#[trillium::async_trait]
pub trait Handler: Send + Sync + 'static {
    async fn run(&self, conn: Conn) -> Conn;
    async fn init(&mut self, info: &mut Info); // optional
    async fn before_send(&self, conn: Conn); // optional
    fn has_upgrade(&self, _upgrade: &Upgrade) -> bool; // optional
    async fn upgrade(&self, _upgrade: Upgrade); // mandatory only if has_upgrade returns true
    fn name(&self) -> Cow<'static, str>; // optional
}

See each of the function definitions below for advanced implementation.

For most application code and even trillium-packaged framework code, run is the only trait function that needs to be implemented.

Required Methods

Executes this handler, performing any modifications to the Conn that are desired.

Provided Methods

Performs one-time async set up on a mutable borrow of the Handler before the server starts accepting requests. This allows a Handler to be defined in synchronous code but perform async setup such as establishing a database connection or fetching some state from an external source. This is optional, and chances are high that you do not need this.

It also receives a mutable borrow of the Info that represents the current connection.

stability note: This may go away at some point. Please open an **issue if you have a use case which requires it.

Performs any final modifications to this conn after all handlers have been run. Although this is a slight deviation from the simple conn->conn->conn chain represented by most Handlers, it provides an easy way for libraries to effectively inject a second handler into a response chain. This is useful for loggers that need to record information both before and after other handlers have run, as well as database transaction handlers and similar library code.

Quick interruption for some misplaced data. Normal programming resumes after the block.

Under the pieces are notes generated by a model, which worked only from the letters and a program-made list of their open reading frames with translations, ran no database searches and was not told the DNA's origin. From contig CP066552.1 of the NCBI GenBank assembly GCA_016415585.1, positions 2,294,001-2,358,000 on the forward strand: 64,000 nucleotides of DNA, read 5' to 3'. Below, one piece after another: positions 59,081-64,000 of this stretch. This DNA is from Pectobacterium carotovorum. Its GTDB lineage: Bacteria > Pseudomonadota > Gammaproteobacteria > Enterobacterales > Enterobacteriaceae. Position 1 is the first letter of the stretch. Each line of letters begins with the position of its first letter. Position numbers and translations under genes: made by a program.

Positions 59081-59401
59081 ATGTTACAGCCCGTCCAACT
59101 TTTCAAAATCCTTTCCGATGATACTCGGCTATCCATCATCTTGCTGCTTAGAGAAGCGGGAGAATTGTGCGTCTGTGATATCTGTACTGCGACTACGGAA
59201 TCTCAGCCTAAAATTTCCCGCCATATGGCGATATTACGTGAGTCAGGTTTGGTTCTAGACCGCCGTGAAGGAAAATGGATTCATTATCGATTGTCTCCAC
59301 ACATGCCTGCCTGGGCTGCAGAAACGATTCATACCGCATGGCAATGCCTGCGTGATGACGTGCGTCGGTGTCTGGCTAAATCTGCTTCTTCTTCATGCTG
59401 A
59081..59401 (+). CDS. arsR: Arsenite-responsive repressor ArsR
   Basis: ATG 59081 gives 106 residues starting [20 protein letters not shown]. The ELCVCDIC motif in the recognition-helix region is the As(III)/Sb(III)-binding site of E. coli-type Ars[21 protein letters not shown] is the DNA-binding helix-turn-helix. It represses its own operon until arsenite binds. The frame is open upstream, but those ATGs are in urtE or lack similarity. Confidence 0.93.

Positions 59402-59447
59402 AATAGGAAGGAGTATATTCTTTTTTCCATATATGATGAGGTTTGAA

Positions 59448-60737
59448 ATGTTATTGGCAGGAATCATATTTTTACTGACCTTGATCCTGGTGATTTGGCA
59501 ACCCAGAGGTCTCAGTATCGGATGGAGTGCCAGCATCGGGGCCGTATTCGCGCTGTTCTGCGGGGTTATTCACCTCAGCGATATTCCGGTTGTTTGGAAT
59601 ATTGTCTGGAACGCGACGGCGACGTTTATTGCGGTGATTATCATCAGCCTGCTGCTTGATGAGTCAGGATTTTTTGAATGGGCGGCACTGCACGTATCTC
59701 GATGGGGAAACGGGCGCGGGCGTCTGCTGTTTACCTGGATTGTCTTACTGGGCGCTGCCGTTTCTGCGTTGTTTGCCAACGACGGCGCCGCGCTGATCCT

❗IMPORTANT NOTE FOR LIBRARY AUTHORS: Please note that this will run whether or not the conn has was halted before Handler::run was called on a given conn. This means that if you want to make your before_send callback conditional on whether run was called, you need to put a unit type into the conn’s state and check for that.

stability note: I don’t love this for the exact reason that it breaks the simplicity of the conn->conn->model, but it is currently the best compromise between that simplicity and convenience for the application author, who should not have to add two Handlers to achieve an “around” effect.

predicate function answering the question of whether this Handler would like to take ownership of the negotiated Upgrade. If this returns true, you must implement Handler::upgrade. The first handler that responds true to this will receive ownership of the trillium::Upgrade in a subsequent call to Handler::upgrade